|The Runaways Director: Floria Sigismondi Year:2010 Running time: 109 mins Censor Rating: R16 -drug use, sex scenes, offensive language Festivals: Sundance, SXSW 2010
Bad ass. That's about the only term that really describes The Runaways. Yes, they were somewhat manufactured, but that doesn't mean they didn't get up on stage and rock – as an all-girl band who could 'actually play', paving the way for everyone from Sleater Kinney to Bikini Kill, Peaches, Kim Deal and The Gossip.
The band's explosion to fame has been retold in The Runaways, which is showing at theNew Zealand International Film Festival. It details how the five members met in the mid-70s through the incredibly peculiar record producer Kim Fowley, who saw the chance to break new ground with an all-girl 'jailbait' rock band. The nucleus of Joan Jett on rhythm guitar and backing vocals and Sandy West on drums was raucously rounded out with lead guitarist Lita Ford, Jackie Fox on bass and of course, blonde teen bombshell Cherie Currie as the frontwoman.
Kristen Stewart as Joan Jett In a role that seems a long way from Forks, Twilight's Kristen Stewart nails the budding strut of the young Joan Jett, a role she was hand-picked for by Jett herself.
Jett is even more than an ass-kicking rock star. Her timeless, definitive look has been recreated by lesbians everywhere since the 70s – you know the one: panda eyed make-up, cropped messy black hair and black leather jacket. Jett's beyond-the-music influence on our culture is everywhere from the character Shane in The L Word to dark-haired girls sitting sullenly in the corner on Saturday nights at Candy bar, revelling in the giant chips on their shoulder.
There are two simple scenes where Stewart screams Jett the loudest; one picture-perfect moment where she stands in a doorway, slams her heel against the doorjamb, leans back and lights a cigarette. The other is a gorgeous moment where she lays smoking in the bath, make-up streaming down the face and rock and roll running through the mind of the girl who was once told by a music teacher "girls don't play electric guitars", and went on to sell millions of records.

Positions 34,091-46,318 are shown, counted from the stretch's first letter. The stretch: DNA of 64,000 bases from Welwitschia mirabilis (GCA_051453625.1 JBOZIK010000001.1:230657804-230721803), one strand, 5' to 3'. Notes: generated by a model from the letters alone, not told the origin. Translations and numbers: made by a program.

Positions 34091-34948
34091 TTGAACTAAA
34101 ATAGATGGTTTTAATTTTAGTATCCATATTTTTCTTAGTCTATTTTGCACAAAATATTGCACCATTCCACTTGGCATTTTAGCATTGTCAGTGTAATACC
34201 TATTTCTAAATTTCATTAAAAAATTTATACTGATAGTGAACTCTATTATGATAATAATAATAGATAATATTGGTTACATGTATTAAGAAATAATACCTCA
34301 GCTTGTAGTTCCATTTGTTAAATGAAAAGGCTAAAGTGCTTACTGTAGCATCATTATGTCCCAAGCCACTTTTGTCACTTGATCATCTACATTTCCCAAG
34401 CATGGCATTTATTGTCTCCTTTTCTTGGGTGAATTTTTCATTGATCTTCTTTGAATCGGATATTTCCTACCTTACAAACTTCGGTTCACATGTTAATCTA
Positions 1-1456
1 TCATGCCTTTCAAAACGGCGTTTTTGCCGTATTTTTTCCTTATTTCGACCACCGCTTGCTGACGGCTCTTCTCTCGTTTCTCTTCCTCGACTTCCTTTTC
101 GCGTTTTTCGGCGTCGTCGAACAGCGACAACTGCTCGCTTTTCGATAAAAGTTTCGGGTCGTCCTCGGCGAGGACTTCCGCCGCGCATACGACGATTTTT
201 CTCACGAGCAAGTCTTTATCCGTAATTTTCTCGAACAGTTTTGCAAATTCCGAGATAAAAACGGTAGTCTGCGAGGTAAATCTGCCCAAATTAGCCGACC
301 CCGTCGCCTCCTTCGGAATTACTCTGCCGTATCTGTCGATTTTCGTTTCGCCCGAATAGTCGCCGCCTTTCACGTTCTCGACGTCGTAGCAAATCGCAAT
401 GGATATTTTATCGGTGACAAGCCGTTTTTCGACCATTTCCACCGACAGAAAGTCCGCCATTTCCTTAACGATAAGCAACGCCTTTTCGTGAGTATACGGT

The stunning grown-up Dakota Fanning shows she is a former child actress who has staying power as an adult. She makes the messed-up and somewhat vacant Cherie Currie her own, from belting out Cherry Bomb with the racy ferocity of a tigress, to falling apart as softly as a kitten.
A scene where Jett and Currie get it on while The Stooges' I Wanna Be Your Dog pounds in the background is one of the film's most brilliant and memorable moments, as is the perfect recreation of a performance of Cherry Bomb in front of a screaming crowd of Japanese teenagers.
Stewart and Dakota Fanning as Jett and Currie With the level of sex, drugs and rock 'n roll going on you can't help but wonder whether The Runaways could have been grittier. As my date for the night so aptly put it, "it was lacking in raw, lesbian rock and roll sex."
Jett is an executive producer of the film and says although the filmmakers pushed it, she didn't want to play up the 'salacious' side. "I didn't want to tell too many crazy stories," she told the Mail Online. "I'd like The Runaways to be remembered for other things – the tours we did, the bands we played with and the people we inspired."
And yes, The Runaways is a tasty slice of rock n' roll heaven. And anywhere Joan Jett is screaming and playing a guitar, well, that's the place I want to go when I die.
- Jacqui Stanford Jacqui Stanford - 17th July 2010